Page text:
Dangers in the Home
Your bird should never be allowed to eat Chocolate, caffeine, or avocado. These foods are poisonous to your bird! They should also not be fed foods high in salt or sugar. Your parrot should also never be exposed to cigarette smoke, room deodorizers, scented candles, or harsh chemicals. You should be very cautious if you use Teflon coated cookware, as they release a gas that is poison to your bird. There are also other places that Teflon coating is used, such as toasters, irons, stove top drip pans, self cleaning ovens, space heaters, and who knows where else!


Veterinary Care
I suggest you take your bird to an Avian Vet for a well bird check up. The vet will examine your bird and do some tests to determine if your bird has a normal bacterial count. Regular visits will ensure that your parrot is in good health. Illness in birds can be difficult to spot until it is too late. Signs of illness include mucous in the nostrils, watery eyes, fluffed feathers, changes in the color, or consistency of stools, loss of appetite, any signs of blood, or any signs that your bird is acting out of the ordinary. You should call your vet for advice immediately, if you notice any of these signs!


Grooming
Parrots often will need their toe nails clipped occassionally. If you do not feel comfortable doing this yourself, a vet can do this for you for a small charge. Most parrots do not need a beak trim unless for some reason your parrots beak has an injury or malformation. If your parrot is given lots of wood to chew on he will keep his beak groomed himself. Your parrot does not really need to be bathed, he will take baths in his water bowl when needed. Some birds will bathe daily, some will only do it occassionally. You can also mist your bird with a water bottle. Especially when he is molting. Do not add anything to the water you use to mist with, and make sure you use a new sprayer that has never had chemicals in it.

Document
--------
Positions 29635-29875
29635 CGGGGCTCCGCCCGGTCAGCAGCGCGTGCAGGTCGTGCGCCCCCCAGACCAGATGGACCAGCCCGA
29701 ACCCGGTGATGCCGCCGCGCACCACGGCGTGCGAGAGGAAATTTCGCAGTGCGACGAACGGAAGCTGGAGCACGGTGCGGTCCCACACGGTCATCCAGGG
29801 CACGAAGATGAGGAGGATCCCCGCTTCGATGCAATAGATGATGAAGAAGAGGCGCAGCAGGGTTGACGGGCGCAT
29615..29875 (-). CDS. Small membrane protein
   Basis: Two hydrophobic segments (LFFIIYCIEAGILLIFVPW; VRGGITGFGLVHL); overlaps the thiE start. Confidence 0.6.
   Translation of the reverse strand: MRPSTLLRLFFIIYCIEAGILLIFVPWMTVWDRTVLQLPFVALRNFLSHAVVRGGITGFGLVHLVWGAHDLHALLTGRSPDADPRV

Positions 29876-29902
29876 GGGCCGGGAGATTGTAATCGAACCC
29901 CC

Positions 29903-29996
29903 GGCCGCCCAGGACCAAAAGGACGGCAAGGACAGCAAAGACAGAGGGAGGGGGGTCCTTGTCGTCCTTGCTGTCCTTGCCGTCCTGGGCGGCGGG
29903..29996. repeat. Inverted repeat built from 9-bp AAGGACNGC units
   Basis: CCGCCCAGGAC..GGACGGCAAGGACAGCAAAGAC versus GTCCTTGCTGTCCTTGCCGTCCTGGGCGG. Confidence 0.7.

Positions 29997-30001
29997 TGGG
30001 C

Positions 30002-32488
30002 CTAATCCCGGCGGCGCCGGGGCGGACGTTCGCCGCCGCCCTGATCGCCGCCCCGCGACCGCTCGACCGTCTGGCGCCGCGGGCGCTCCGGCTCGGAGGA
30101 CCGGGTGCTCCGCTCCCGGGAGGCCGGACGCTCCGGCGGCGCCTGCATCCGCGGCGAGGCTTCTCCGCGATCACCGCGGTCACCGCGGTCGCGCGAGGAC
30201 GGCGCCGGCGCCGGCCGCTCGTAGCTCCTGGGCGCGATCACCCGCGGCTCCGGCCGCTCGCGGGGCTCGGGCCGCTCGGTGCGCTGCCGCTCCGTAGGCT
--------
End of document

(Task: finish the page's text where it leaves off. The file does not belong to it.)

The First Few Days with your Parrot
Your new bird may be nervous in its new cage, and new home. It will miss it’s clutch mates, and of course he will miss me also! Make sure you give your new bird some quiet time, and allow him plenty of rest time. He will be comfortable in his new home in a few days. If there are children in your home, try to explain to them that their quick movements are scary to the parrot, and that they should try to move slowly and talk gently around the bird.